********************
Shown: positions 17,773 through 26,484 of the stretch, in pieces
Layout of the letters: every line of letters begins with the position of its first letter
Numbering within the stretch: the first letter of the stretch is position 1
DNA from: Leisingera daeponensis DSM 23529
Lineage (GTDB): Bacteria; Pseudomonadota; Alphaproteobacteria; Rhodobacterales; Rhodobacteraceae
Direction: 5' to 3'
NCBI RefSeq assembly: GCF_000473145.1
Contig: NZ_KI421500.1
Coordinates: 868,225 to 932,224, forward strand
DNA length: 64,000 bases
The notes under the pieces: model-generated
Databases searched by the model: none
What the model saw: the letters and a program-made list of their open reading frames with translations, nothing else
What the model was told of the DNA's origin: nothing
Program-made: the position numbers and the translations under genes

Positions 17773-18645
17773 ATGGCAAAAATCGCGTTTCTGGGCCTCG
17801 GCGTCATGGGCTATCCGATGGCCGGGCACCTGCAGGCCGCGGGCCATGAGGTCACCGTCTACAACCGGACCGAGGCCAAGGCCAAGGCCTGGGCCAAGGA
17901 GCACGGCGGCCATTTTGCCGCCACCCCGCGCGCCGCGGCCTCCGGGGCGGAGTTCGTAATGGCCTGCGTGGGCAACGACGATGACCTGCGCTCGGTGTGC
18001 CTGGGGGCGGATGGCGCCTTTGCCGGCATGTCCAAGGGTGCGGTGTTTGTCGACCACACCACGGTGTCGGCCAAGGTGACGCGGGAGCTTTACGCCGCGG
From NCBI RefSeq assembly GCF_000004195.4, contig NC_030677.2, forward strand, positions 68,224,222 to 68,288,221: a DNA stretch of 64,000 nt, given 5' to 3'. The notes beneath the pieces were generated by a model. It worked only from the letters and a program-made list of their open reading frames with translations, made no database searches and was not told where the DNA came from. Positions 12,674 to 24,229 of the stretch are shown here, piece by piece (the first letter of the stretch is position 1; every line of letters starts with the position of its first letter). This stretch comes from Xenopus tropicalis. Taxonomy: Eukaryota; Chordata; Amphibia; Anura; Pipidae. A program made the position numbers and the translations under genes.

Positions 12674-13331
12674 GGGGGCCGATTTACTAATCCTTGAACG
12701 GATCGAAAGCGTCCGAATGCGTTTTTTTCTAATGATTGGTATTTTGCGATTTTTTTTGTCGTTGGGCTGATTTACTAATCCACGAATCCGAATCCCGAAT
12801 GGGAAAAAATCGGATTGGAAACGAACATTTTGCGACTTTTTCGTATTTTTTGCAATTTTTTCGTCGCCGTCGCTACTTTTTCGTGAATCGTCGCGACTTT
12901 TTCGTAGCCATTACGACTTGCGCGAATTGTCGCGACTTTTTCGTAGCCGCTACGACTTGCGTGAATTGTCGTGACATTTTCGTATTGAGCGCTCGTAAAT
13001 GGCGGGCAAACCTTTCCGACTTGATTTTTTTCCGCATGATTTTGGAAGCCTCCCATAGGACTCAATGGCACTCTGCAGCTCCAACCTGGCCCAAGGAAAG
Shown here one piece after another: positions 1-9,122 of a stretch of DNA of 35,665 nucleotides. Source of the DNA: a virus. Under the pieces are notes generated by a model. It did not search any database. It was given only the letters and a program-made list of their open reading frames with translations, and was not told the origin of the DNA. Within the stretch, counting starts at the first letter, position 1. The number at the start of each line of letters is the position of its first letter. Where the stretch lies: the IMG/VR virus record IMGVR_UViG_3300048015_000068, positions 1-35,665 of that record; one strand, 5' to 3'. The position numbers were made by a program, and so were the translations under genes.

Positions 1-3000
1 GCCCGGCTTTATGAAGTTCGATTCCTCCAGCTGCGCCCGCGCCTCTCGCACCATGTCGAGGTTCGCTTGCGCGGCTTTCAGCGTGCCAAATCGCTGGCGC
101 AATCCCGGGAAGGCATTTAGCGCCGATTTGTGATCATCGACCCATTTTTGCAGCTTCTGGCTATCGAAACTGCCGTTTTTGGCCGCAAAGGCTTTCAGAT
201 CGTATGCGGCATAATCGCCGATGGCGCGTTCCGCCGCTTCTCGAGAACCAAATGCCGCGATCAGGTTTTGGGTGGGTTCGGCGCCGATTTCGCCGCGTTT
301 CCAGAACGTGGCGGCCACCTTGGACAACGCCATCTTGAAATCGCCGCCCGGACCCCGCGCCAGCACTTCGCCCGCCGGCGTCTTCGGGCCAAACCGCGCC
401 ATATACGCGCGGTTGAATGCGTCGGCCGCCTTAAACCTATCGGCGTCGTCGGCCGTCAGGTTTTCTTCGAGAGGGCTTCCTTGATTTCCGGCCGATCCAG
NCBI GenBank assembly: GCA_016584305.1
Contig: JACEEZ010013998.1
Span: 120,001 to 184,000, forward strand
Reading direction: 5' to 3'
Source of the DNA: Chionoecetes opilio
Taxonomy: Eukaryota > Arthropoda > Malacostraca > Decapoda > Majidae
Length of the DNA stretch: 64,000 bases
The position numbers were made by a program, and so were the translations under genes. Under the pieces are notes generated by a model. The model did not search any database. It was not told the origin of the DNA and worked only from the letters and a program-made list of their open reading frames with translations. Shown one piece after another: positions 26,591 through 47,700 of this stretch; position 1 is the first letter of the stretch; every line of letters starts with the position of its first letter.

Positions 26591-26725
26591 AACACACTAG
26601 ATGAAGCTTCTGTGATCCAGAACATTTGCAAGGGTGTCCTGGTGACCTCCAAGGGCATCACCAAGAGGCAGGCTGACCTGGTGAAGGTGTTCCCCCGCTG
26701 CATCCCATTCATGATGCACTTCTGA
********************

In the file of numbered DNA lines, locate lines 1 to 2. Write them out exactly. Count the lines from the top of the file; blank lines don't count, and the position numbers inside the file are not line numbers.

Shown: positions 17,773 through 26,484 of the stretch, in pieces
Layout of the letters: every line of letters begins with the position of its first letter